Question & Answer Session
Darfuris, other Africans, and even some brave Columbia students, used the Q & A session to challenge Mamdani on the fallacy of his arguments, his factual errors, and seemingly apologist rhetoric on behalf of Khartoum.
For over an hour, audience members directed heated questions and comments to him, holding back their anger and confusion over his repeated dismissal over what so many Darfurians have been saying for years.
Ultimately, Prendergast’s proposals seemed to fall on the deaf ears of Mamdani and a majority of the audience. Clearly many came with their minds made up and chose to focus on Save Darfur and all its activist baggage – not on Darfur and its crisis.
So sadly, just as it began, the debate ended as if on two separate roads and the original purpose was again drowned out by the flashier, sexier side of who’s really to blame for Africa’s problems.
Semhar Araia is a consultant living in Washington, DC.
Since this post links my Huffington Post article, I thought it merits a response: http://longgonedaddy.wordpress.com/2009/04/17/this-is-not-how-the-prendergastmamdani-debate-went-down/.
It is not a very good description of the debate. It sounds like what Prendergast wouldâ€™ve written had he been allowed to write a press release rather than actually debate Mamdani.
I agonized over the Huffington Post piece â€” I didnâ€™t want to paint an overly critical picture of Prendergastâ€™s performance just because I admire Mamdaniâ€™s critical thinking. And I donâ€™t think I did a bad job â€” unlike other bloggers out there, I made no mention of Prendergastâ€™s clothing, hairstyle or any other comments irrelevant to the debate. On the other hand, I also did not dwell on the people in the question-and-answer session who attacked Mamdani for a couple of reasons: (1) they seemed to be speaking with an agenda â€” not necessarily a bad thing, but their comments did not respond to what Mamdani had actually said and (2) in at least a couple of cases the questions were ugly personal attacks against Mamdani that he did not deserve. Speakers accused him of being a liar, a bad Muslim and basically complicit in the killings in Darfur. Whatever else you may say about him, Mamdani certainly does not deserve that kind of slander. I do not think it would have been valuable to repeat those things in my Huffington Post piece.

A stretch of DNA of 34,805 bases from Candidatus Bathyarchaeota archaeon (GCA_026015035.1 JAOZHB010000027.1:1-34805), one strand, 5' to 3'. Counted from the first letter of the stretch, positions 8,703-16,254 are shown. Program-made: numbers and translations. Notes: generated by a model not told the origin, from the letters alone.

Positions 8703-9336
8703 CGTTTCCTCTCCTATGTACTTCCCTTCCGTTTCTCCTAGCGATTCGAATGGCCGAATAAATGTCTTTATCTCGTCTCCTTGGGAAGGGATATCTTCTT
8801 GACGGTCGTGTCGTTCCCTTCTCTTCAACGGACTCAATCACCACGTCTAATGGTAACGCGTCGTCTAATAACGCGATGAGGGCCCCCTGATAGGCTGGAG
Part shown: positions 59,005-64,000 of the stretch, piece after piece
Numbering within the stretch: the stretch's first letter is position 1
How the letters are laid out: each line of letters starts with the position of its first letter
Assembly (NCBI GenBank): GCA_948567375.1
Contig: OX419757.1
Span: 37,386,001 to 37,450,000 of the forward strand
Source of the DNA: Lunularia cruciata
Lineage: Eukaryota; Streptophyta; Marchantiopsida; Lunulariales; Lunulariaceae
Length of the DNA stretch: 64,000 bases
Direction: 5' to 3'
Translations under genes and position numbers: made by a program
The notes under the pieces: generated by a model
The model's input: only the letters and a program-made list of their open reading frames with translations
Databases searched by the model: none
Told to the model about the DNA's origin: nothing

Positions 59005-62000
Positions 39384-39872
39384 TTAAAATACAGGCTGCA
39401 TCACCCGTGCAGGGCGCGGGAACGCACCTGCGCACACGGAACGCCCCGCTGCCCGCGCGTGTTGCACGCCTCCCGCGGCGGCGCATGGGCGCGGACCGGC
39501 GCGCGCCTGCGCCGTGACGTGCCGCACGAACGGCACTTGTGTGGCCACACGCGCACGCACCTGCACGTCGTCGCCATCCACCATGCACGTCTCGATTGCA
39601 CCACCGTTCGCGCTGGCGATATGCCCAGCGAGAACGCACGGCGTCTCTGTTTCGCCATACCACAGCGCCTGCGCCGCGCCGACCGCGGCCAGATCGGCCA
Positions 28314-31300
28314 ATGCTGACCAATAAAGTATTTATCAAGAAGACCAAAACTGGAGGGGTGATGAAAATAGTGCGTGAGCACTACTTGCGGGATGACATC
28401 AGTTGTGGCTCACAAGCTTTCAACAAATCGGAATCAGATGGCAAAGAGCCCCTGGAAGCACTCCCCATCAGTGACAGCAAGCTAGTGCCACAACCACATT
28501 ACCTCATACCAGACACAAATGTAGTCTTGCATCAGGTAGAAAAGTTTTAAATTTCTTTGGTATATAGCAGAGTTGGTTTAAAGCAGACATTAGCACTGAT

I have no doubt that those speakers who attacked Mamdani were speaking from a place of real emotional pain. However, because their comments did not correspond to what Mamdani actually said â€” he did not, for example, deny the suffering in Darfur, he just questioned Prendergastâ€™s account of the scale of killing â€” it seemed to me that what they were really reacting to was seeing Save Darfur coming under attack. And I can understand that, because Iâ€™m sure as a refugee from Darfur it would feel as if the Save Darfur Coalition is your link to justice and an org that has done a lot for your cause, and it would feel terrible to see it come under attack.
The thing is, there are certainly interesting arguments to be made against Mamdaniâ€™s position. Itâ€™s just that Prendergast didnâ€™t make them. One is that, whether or not Save Darfur has oversimplified (and in some cases gotten wrong) their description of the Darfur conflict, they have played a hugely important role in even putting Darfur on the map at all. Were it not for the movement â€” whatever its motivations â€” I seriously doubt people would be having these high-profile discussions right now.
Prendergast could have said this in the debate. He didnâ€™t. When the YouTube version of the debate is posted, it will speak for itself.
What would be interesting would be to see activists, who especially at the grassroots level are full of a lot of positive good will and good intentions, listen to some of the academic criticisms of Save Darfur and maybe take them into account in their activities. There was a sign of that in the debateâ€™s Q-and-A, when a woman, who I believe was affiliated with Save Darfur, thanked Mamdani for his perspective and asked what he thought the effect of the ICC case would be on the prospects for peace.
Grassroots organizers are not image-obsessed robo-activists, and I hope debates like this will provoke a lot of thought in the community.